But the joke really fell flat in Moscow, where The Death of Stalin has the dubious honour of being the first film to be banned since the Soviet Union collapsed in 1991. Public figures called the film “vile, repugnant and insulting”, and although the banning was partly an attempt by the Russian government to put behind it an embarrassing episode involving the release of Paddington 2, it was also clear that the film did not fit a particular version of history which Putin’s government is keen to impose. Like General Kutuzov before him, Stalin is a figure who suits the aspirations of the current leader of Russia. In Stalin, if you ignore the killings and the torture, rests the image of strong leader who, if you tell the story right, united the Soviet state behind the single purpose of defeating fascism. Stalin was not the only person who could cherry-pick from history. And so, the Russian film industry is very busy producing sumptuous films which glorify the Second World War and the heroism of the Russians who fought in it. A notable example is Panfilov’s 28 Men, a 2016 war film telling the story of a group of Russian soldiers who held out against overwhelming German forces during the Battle of Moscow in 1941. At the time, the Soviet newspaper Pravda carried a report detailing the noble self-sacrifice of the troops; the problem was, it was only partly true. It happened over 70 years ago, but when the distance between the legend and the reality was brought up recently, the Russian culture minister retorted angrily that the story was “a sacred legend that shouldn’t be interfered with. People that do that are filthy scum.”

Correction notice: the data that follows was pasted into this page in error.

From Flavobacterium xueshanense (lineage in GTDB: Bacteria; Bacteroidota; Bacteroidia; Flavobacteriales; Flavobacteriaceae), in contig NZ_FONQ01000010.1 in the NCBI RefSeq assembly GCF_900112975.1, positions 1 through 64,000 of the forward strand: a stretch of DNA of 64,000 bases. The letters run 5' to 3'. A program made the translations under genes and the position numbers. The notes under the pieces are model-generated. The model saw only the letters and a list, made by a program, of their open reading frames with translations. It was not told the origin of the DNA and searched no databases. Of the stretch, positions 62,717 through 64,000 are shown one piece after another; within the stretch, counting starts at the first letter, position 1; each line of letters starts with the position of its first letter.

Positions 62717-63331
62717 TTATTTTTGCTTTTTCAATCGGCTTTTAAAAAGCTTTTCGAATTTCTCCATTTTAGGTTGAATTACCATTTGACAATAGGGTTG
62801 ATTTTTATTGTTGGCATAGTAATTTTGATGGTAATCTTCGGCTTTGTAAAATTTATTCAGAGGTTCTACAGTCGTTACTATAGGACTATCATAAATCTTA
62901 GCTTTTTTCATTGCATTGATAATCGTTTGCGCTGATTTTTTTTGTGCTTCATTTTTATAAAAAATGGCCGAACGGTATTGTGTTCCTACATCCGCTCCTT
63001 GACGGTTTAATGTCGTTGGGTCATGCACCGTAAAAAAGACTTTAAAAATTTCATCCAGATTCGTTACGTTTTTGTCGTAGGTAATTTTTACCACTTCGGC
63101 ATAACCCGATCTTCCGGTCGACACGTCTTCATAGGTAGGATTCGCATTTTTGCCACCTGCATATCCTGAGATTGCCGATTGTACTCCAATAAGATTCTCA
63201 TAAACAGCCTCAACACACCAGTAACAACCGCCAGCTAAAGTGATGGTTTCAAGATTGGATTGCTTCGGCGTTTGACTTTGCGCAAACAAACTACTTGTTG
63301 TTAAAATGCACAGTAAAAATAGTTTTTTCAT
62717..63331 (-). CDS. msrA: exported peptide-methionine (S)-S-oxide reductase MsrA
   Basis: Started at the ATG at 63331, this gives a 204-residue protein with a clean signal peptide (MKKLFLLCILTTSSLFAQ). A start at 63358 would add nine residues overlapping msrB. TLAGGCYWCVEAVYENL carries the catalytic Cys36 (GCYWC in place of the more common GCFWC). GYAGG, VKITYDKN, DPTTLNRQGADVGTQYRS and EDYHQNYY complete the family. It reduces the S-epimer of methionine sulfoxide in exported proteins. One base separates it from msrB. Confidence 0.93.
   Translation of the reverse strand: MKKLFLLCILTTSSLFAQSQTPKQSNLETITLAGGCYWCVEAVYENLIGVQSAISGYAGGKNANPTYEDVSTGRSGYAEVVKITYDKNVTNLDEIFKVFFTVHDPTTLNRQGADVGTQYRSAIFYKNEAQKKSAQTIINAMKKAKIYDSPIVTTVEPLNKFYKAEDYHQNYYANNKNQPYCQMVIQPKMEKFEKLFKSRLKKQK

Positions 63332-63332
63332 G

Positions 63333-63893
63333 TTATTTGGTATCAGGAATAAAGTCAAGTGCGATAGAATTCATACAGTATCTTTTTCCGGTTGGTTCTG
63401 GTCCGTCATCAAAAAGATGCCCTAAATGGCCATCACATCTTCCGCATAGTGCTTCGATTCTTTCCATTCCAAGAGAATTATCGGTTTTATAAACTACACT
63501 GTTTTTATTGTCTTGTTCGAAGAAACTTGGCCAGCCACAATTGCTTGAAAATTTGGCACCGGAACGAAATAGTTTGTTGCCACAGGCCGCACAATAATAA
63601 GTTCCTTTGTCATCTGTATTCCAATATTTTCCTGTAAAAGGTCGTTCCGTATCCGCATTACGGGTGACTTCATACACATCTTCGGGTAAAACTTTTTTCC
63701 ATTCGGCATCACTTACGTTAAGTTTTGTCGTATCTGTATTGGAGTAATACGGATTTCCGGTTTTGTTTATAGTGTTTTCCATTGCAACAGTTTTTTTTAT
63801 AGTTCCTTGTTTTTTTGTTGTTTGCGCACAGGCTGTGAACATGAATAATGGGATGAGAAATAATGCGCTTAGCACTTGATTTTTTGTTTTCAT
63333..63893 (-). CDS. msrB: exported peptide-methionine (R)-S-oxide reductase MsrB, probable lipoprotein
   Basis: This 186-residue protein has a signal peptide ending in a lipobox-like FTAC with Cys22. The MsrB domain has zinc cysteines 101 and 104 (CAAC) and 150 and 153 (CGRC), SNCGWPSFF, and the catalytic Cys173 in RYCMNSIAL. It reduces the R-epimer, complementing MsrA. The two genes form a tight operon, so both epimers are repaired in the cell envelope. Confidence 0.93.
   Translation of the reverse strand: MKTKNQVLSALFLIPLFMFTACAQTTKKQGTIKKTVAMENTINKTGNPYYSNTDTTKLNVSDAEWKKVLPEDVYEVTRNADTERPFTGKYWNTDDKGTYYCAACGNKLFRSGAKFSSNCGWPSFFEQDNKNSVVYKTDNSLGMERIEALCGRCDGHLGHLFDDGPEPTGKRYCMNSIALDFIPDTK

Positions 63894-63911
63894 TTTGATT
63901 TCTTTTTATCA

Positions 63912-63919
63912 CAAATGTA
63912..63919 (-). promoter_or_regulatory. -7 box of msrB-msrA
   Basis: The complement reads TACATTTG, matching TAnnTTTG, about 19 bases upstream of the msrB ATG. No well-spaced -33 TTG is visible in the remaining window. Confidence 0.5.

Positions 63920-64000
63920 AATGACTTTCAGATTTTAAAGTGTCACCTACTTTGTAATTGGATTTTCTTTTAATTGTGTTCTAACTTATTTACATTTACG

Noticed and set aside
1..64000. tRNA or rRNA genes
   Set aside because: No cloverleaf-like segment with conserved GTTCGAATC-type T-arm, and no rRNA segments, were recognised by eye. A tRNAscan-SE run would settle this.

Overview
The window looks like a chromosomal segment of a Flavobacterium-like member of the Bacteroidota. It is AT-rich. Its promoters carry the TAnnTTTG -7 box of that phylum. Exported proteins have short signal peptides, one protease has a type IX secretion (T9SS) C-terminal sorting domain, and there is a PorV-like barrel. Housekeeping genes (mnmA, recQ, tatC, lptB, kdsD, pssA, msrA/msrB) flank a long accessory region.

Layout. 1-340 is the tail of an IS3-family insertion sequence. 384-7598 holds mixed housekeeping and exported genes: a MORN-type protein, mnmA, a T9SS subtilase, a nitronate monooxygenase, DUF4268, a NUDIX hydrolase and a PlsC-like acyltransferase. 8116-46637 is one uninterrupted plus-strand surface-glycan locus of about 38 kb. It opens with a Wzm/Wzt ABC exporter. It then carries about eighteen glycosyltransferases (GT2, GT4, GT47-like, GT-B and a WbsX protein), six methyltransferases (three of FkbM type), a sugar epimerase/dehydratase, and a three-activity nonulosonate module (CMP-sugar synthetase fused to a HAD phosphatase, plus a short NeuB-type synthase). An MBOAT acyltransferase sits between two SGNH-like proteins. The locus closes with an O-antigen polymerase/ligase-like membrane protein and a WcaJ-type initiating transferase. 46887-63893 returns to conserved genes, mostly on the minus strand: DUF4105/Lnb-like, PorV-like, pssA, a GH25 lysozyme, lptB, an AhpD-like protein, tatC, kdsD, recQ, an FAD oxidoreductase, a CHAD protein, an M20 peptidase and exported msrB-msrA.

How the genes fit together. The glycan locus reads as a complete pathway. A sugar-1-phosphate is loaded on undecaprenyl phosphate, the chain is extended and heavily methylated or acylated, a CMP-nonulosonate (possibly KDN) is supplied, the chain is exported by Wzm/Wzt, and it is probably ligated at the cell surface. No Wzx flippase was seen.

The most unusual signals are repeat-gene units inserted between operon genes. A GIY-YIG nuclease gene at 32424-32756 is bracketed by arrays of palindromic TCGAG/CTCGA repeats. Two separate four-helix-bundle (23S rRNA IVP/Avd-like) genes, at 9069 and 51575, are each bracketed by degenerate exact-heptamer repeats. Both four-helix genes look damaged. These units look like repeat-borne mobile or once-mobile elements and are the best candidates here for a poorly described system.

Of course, it’s easy to point out the holes in other people’s national myths. We certainly could ask where all the successful British films are that properly interrogate the complex legacy of colonialism. And it is true that Putin is no Stalin. There are no untold millions languishing in secret prison camps in Russia today. There aren’t long lists of names being issued by the Kremlin for immediate liquidation, though here in Wiltshire, we know they’re dabbling. But Putin’s government demonstrates the familiar irritation that authoritarians usually show for those who fail to treat the useful bits of history with the required respect. 

Image(s) are used under the principle of fair use for the purposes of review and study and will be removed at the request of the copyright holder(s).

Friday, 31 August 2018

Review: Mariss Jansons's extraordinary Bruckner 8



Bruckner: Symphony No. 8
Jansons/BRSO
BR Klassik

I had thought Bruckner a closed book to me; all that repetition, all that alienating monumentalism. This, though, is a record to challenge prejudices. Mariss Jansons and the Bavarian Radio Symphony Orchestra have produced an extraordinary, flowing performance, filled with the kind of playing and thinking needed to make sense of this vast symphony. It’s all beautifully recorded – only the concluding applause gives away that this is a concert performance. Bruckner fans are talking about this as one for the ages; it’s certainly one to convince the cautious and sceptical.

For regular reviews and blog posts, follow this blog using the bar on the right, or on Twitter at @devilstrillblog.

Monday, 16 July 2018

Five Glimpses of Gennady Rozhdestvensky


In memory of Gennady Rozhdestvensky (1931-2018), who died one month ago today.

1